Dogs are peculiar creatures, who often indulge in activities that we can’t make sense of. Years of research, observation, and behavior studies on the man’s best friend would suggest that we have extensive knowledge about their behavior, and why they do what they do.
As dog owners, you can probably confirm that sometimes canines do strange things, which leave us questioning everything, aside from their everyday behavior, like showing affection, cuddling, and playing. Since they cannot speak, they are unable to communicate the motive behind these strange actions, and the unknown makes our curiosity grow more and more.
As humans, we can’t help but feel intrigued over everything it is that they do. We want an explanation and answer behind the slightest move, and that’s normal. This curiosity has been the foundation of the years we have spent learning more about these dogs through brief and detailed experiments and studies.
To provide some relief to your intrigued mind, we have gone into the depths of the internet, trying to find an answer to the most asked questions. Below are some of the most common dog behaviors, to which you might want an answer. Hopefully, these descriptions would answer some of your questions.
Peculiar dog behaviors and why they do them
In more than one instance, you may have witnessed your dog eating dirt. Through this, dogs are able to explore their surroundings. Although there is no medical basis behind it, in some rare cases it could mean that your dog has anemia or pica.
Pica is an eating disorder. In this, your dog will eat things that do not qualify as foods, like rocks, grass, or even paper. While there is no reason to be alarmed when your dog eats grass or dirt, it is important that for your own peace of mind, you take it to a doctor and rule out any medical possibility.
If you have a lawn in your house, and you love to maintain it, then having your dog frequently dig holes in it can be a pain. This behavior can be frustrating if it is out of nowhere. It may be all of a sudden for you, but for your dog, it is natural. It could be possible that your dog is following its instincts.
Huskies, in particular, love to dig holes. It can also be due to your dog wanting to escape the yard or something else that they are afraid of. Your dog can also dig holes if it hears moles or bugs under the ground, wanting to cool off or hide its treats.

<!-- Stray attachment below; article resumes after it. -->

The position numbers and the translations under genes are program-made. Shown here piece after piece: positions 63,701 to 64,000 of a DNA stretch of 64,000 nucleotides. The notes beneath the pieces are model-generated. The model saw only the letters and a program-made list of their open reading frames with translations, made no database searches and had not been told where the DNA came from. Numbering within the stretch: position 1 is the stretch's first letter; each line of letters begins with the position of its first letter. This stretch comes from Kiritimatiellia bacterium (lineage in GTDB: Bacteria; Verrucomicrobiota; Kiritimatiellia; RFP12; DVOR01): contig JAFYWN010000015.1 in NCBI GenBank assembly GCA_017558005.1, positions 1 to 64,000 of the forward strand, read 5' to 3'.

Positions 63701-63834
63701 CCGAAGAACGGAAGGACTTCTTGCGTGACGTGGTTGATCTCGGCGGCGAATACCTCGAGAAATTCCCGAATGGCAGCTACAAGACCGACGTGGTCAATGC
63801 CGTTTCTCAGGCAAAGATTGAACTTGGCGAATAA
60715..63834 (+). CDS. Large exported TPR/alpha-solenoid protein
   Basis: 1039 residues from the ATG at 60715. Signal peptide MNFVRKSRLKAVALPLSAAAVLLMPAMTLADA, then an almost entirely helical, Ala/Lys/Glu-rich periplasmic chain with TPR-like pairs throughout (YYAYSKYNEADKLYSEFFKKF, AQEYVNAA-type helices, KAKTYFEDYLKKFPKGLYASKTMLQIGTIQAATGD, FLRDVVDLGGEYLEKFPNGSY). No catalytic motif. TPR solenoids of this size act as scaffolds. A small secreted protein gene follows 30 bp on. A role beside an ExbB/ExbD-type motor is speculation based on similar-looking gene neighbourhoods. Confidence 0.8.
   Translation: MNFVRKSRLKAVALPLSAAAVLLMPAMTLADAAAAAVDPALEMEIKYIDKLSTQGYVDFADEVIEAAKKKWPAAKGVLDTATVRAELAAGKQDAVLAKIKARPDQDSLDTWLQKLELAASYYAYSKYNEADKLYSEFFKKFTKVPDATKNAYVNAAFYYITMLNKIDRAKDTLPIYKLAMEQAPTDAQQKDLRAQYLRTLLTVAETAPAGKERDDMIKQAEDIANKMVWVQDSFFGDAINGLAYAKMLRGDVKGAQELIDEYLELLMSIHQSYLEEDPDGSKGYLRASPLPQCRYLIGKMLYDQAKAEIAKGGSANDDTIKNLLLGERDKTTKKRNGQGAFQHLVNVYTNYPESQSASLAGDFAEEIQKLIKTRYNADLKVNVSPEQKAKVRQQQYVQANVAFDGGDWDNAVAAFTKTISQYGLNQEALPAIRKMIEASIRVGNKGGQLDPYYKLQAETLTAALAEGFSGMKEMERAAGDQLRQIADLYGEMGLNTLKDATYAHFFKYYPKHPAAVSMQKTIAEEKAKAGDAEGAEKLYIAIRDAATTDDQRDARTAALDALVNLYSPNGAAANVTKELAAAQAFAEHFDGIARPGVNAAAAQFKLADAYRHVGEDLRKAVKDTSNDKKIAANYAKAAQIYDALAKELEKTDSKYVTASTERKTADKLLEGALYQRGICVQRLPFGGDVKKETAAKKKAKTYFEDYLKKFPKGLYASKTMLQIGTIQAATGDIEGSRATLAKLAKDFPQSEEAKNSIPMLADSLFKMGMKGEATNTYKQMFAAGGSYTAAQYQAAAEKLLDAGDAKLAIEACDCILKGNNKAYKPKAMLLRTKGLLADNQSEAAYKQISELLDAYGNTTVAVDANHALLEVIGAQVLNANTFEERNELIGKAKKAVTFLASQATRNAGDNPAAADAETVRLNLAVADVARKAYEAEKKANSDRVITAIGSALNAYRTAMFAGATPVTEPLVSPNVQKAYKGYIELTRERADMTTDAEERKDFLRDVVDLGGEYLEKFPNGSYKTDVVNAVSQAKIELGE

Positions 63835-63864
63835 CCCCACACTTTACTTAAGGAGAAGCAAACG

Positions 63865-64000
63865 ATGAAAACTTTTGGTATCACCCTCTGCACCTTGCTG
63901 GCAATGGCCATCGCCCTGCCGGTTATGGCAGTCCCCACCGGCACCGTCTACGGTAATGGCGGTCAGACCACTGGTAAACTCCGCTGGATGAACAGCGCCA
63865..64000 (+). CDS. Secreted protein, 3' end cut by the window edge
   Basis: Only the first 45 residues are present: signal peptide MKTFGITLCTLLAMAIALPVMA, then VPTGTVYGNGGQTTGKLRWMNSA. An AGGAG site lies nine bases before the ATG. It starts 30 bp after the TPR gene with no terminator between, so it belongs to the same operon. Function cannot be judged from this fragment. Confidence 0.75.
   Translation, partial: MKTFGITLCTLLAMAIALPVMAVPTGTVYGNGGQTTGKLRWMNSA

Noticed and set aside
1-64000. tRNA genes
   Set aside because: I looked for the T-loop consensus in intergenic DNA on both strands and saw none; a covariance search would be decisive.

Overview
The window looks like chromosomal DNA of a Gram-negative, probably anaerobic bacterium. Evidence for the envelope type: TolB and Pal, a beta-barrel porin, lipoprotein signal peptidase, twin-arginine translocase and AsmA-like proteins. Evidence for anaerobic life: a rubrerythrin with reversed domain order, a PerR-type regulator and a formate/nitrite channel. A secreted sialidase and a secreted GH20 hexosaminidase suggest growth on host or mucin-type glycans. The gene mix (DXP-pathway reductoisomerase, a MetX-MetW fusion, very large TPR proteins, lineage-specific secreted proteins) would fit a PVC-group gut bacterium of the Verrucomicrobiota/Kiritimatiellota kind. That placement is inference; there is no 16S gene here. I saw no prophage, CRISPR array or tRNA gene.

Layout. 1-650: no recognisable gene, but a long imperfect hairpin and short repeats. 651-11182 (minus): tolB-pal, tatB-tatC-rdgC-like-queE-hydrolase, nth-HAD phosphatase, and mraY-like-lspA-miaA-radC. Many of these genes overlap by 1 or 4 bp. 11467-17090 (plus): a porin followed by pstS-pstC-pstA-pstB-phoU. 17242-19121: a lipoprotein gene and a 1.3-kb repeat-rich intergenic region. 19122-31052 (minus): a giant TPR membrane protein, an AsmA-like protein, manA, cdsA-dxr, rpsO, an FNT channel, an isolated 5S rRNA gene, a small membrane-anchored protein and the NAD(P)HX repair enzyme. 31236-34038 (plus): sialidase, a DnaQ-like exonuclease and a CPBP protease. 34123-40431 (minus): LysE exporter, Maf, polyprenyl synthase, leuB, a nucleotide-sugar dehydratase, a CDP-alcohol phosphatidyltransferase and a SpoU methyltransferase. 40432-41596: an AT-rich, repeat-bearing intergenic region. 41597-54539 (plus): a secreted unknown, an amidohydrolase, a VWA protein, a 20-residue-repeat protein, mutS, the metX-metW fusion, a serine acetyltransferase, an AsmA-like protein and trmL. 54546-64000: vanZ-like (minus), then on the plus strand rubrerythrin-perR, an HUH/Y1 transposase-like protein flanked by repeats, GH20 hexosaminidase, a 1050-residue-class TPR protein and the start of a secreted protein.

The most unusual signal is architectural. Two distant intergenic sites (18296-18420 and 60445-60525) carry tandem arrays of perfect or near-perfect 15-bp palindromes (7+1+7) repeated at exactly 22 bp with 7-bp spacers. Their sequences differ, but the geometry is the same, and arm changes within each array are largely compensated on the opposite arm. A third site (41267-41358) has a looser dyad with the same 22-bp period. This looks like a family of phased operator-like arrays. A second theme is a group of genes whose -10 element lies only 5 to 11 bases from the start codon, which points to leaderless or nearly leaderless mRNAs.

Chasing their tail
Of course, one of the most common dog behaviors is chasing its own tail. This is often them being playful and in a witty mood. Tail-chasing is more common if your dog is still an adolescent. Dogs chase their tail because they are learning about their bodies or when they are nervous.
But, if your dog is doing it for a relatively long amount of time, it is possible that your dog can either get injured or something else is wrong. Hence, if the behavior is persistent and for long periods of time, then you need to take your dog to a vet and rule out any medical basis behind it.
Running in circles
While this may seem like it is harmless and just for entertainment purposes, running in circles could mean that your dog is feeling anxious. It is completely harmless for your dog to circle in their beds before going to sleep, to make it better suited for a nap.
If this is happening way too often, discuss this with a vet. Especially if your dog is aged, spinning could be the indication of a neurological, hearing, or vision issue. It can also be a symptom of anxiety. So, examine what it is that is making your dog anxious.
We get it that you don’t want your dog to drench you in its saliva by constant licking. However, the reason behind this might actually make you change your mind. Dogs lick humans to show that they love you, it is also why many people classify them as kisses.
The way dogs show love is by licking either you or other dogs. It is a completely natural activity that is done by dogs. According to some researchers, licking is a sensory tool, which is similar to touching something for dogs.
Another reason could be that dogs lick their pups and littermates in order to groom them or for other social reasons. So, this behavior is carried by them into adulthood.
One behavior that tends to worry dog owners a lot is their canine eating its own poop. Once we witness them doing this, we start pondering over why it is happening.
According to science, 25% of dogs show this behavior. It can be due to malabsorption diseases, but it could also be your dog’s survival instinct. If you are potty training your dog, the fear of negative repercussions can also inspire this behavior. So, if there is an accident inside the house, do not heavily punish your dog.
If you have kept multiple dogs, then you may have seen one dog sniff the other’s butt. It is their way of sensing whether the other dog is a friend or enemy. Due to their 300 million olfactory receptors, dogs can determine whether the dog/person they are sniffing is female or male, scared or stressed.
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